The authors evaluated this treatment approach in a prospective, single-center case series from March 2020 to September 2021. The investigators explained that all patients were prescribed insulin eye drops for refractory PEDs that failed to achieve resolution of their PEDs despite receiving maximal standard medical treatment, including serum eye drops.
The insulin eye drops were instilled 4 times/day. The patients were evaluated at 2-week intervals by full slit-lamp examination and serial anterior segment photography. The primary end point was resolution of the epithelial defects.
S. Barry Eiden, OD, FAAO, FSLS; Emily Kaiser, Assistant Managing Editor; Marlisa Miller, Editorial Intern
S. Barry Eiden, OD, FAAO, FSLS, co-chair of the CRU Eye Symposium, caught up with Optometry Times®' assistant managing editor, Emily Kaiser, to give us an overview of the meeting.
CRU is an acronym that stands for "current, relevant, useful," and the second annual symposium will be held November 10-12, 2023, at the Silverado Resort in Napa Valley, California. John D. Gelles, OD, FIAO, FCLSA, FSLS, FBCLA, and Stephanie Woo, OD, FAAO, FSLS, are also co-chairs of the meeting, with honorary ambassador Vance Thompson, MD, FACS.
Anar Maurya, OD
Since the initial days of laser in situ keratomileusis (LASIK), dry eye syndrome has been a widely known postoperative complication. Post-LASIK dry eye disease (DED) usually peaks in the first few weeks to months after surgery, and vastly improves anywhere from 6 to 12 months following surgery. Symptoms can vary from mild to debilitating. Recognition of predisposing dry eye factors, examination, and counseling help prepare patients for postoperative symptoms. This article will outline the best practices for assessing and managing post-LASIK DED to improve patient surgical outcomes and expectations.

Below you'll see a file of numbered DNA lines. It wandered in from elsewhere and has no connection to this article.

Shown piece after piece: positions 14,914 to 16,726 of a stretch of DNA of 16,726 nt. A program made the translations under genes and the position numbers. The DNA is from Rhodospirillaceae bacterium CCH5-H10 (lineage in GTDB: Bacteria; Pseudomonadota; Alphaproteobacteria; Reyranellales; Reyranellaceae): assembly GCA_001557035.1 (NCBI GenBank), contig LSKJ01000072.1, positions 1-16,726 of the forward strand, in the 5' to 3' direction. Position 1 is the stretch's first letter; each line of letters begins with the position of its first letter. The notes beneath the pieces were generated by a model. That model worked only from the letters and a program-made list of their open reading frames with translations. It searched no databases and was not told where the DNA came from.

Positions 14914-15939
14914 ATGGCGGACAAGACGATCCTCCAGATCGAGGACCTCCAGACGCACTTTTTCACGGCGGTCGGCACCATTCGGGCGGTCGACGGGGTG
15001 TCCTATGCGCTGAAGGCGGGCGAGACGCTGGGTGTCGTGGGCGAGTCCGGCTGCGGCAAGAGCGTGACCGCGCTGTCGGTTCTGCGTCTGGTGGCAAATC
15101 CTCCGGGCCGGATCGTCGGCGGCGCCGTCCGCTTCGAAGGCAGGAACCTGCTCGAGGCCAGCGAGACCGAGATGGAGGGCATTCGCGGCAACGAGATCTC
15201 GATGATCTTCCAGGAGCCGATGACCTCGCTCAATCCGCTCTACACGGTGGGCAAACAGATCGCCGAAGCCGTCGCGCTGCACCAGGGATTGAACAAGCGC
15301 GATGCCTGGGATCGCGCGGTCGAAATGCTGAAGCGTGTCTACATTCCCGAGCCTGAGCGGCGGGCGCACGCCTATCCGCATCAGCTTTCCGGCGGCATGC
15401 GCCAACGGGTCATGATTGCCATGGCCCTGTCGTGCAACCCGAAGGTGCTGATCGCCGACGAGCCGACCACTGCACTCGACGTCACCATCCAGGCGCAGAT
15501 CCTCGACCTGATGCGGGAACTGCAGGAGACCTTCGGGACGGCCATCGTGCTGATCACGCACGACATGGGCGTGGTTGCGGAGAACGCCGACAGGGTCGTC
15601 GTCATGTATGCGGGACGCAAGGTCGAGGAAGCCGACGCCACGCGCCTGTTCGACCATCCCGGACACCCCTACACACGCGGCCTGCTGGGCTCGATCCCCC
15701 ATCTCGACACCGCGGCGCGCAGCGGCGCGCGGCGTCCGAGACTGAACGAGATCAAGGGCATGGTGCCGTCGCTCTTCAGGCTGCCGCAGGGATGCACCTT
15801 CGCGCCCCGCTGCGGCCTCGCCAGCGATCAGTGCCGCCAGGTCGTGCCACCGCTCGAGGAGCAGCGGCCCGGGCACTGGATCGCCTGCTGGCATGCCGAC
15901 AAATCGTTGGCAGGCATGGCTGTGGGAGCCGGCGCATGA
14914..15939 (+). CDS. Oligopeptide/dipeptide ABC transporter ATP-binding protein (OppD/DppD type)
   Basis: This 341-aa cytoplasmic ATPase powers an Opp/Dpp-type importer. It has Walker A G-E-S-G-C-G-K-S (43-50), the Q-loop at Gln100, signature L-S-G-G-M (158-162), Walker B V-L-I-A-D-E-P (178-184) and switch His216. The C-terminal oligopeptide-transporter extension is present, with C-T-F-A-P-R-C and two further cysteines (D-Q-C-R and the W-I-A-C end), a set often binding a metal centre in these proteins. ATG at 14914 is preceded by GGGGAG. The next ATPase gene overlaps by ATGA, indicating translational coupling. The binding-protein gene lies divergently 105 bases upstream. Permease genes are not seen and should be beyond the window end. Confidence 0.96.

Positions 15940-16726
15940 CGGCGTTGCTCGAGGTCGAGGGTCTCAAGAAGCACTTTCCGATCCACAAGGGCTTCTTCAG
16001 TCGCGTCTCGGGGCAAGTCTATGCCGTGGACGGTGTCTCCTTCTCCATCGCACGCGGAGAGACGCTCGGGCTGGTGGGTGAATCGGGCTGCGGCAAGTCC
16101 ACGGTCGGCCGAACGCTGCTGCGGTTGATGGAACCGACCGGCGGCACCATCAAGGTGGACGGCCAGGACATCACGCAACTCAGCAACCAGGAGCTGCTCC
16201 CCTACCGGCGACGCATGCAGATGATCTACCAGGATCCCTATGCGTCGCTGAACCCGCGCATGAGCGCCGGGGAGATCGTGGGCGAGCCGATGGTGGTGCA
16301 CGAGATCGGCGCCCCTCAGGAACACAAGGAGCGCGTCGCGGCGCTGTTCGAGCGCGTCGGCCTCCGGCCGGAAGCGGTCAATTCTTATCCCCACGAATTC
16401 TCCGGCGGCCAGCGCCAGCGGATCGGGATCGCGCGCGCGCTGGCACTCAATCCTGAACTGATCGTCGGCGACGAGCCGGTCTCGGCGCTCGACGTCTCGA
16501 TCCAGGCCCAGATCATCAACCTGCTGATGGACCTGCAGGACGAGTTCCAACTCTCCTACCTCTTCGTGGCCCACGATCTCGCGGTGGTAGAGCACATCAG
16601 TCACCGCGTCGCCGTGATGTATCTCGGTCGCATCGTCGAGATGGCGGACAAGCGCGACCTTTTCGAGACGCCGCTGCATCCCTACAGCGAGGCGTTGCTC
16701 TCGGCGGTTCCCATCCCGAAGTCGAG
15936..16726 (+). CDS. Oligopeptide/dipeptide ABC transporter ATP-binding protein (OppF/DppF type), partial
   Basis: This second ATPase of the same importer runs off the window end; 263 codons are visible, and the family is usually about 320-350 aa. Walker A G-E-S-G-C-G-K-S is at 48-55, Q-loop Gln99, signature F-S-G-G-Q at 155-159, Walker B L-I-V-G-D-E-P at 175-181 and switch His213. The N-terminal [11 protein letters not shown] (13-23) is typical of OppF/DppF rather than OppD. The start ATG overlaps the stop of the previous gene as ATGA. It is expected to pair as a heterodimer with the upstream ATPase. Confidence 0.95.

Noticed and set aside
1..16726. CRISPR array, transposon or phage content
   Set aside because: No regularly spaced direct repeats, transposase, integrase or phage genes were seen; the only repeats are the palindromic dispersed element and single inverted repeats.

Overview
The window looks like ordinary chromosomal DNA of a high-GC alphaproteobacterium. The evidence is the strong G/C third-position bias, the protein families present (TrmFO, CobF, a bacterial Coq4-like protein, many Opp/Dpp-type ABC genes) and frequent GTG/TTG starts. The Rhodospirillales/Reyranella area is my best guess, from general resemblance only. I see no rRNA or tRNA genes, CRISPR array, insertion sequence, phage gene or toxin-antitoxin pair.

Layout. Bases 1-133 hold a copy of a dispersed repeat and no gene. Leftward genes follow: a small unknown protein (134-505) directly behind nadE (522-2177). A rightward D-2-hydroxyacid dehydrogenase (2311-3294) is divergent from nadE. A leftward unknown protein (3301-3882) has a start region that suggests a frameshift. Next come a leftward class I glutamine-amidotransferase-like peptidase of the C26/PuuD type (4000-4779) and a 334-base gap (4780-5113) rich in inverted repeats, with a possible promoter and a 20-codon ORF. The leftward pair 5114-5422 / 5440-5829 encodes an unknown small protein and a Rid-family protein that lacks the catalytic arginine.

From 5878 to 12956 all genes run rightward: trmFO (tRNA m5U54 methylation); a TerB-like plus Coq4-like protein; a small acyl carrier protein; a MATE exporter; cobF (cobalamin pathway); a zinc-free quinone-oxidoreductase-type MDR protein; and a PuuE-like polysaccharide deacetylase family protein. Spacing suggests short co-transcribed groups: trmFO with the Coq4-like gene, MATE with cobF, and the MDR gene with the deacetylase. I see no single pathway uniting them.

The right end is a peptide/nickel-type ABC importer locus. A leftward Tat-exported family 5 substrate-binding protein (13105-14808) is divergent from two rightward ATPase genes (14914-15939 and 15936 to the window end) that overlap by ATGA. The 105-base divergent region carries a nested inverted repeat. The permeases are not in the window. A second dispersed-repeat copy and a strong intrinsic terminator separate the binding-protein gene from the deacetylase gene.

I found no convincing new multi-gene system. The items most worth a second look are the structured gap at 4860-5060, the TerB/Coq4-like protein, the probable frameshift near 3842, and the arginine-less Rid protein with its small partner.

Literature reports that, following LASIK, 95% of patients have symptoms of DED immediately, 60% have symptoms 1 month later, and 10% to 40% have symptoms that last 6 months or longer.1 With these statistics, refractive surgeons recognize that post-LASIK DED requires a significant amount of hand-holding and increased chair time, adds to patient stress, and affects visual recovery. Often, these patients fall into the laps of the optometrist, the co–managing doctor. Being well equipped and aware will benefit doctor and patient.
Brazilian clinicians reported that a portable retinal camera combined with artificial intelligence (AI) demonstrated high sensitivity for screening diabetic retinopathy (DR) using only one image per eye.1 Fernando Marcondes Penha, MD, the first author of the study, is from Fundacao Universidade Regional de Blumenau and Botelho Hospital da Visão, both in Blumenau, Santa Catarina, Brazil.
In this study, investigators set out to evaluate how well an AI system works when integrated into a handheld smartphone-based retinal camera to screen patients for DR using 1 retinal image in each eye.
Lina T Arango, OD; Emily Kaiser, Assistant Managing Editor; Kassi Jackson, Editor
Lina T Arango, OD, sat down with Optometry Times®' assistant managing editor Emily Kaiser to talk about her role on the founding board of Latinos en Optometry (LEO).
Founded by Diana Canto-Sims, OD, LEO has 5 goals:
Martin David Harp, Associate Editor, Ophthalmology Times
Cognition Therapeutics announced it has dosed the first participant in the phase 2 Magnify study of CT1812, an oral therapy for the treatment of geographic atrophy (GA) secondary to dry age-related macular edema (AMD).
According to a press release from the company,1 the MAGNIFY study is a randomized, placebo-controlled trial expected to enroll approximately 246 adults diagnosed with dry AMD with measurable GA.
The company states that CT1812 will be given orally, opposed to the typical intravitreal injection many development-stage therapies use. It will be given once daily for 24 months to determine if it can slow disease progression, measured by changes in GA lesion size.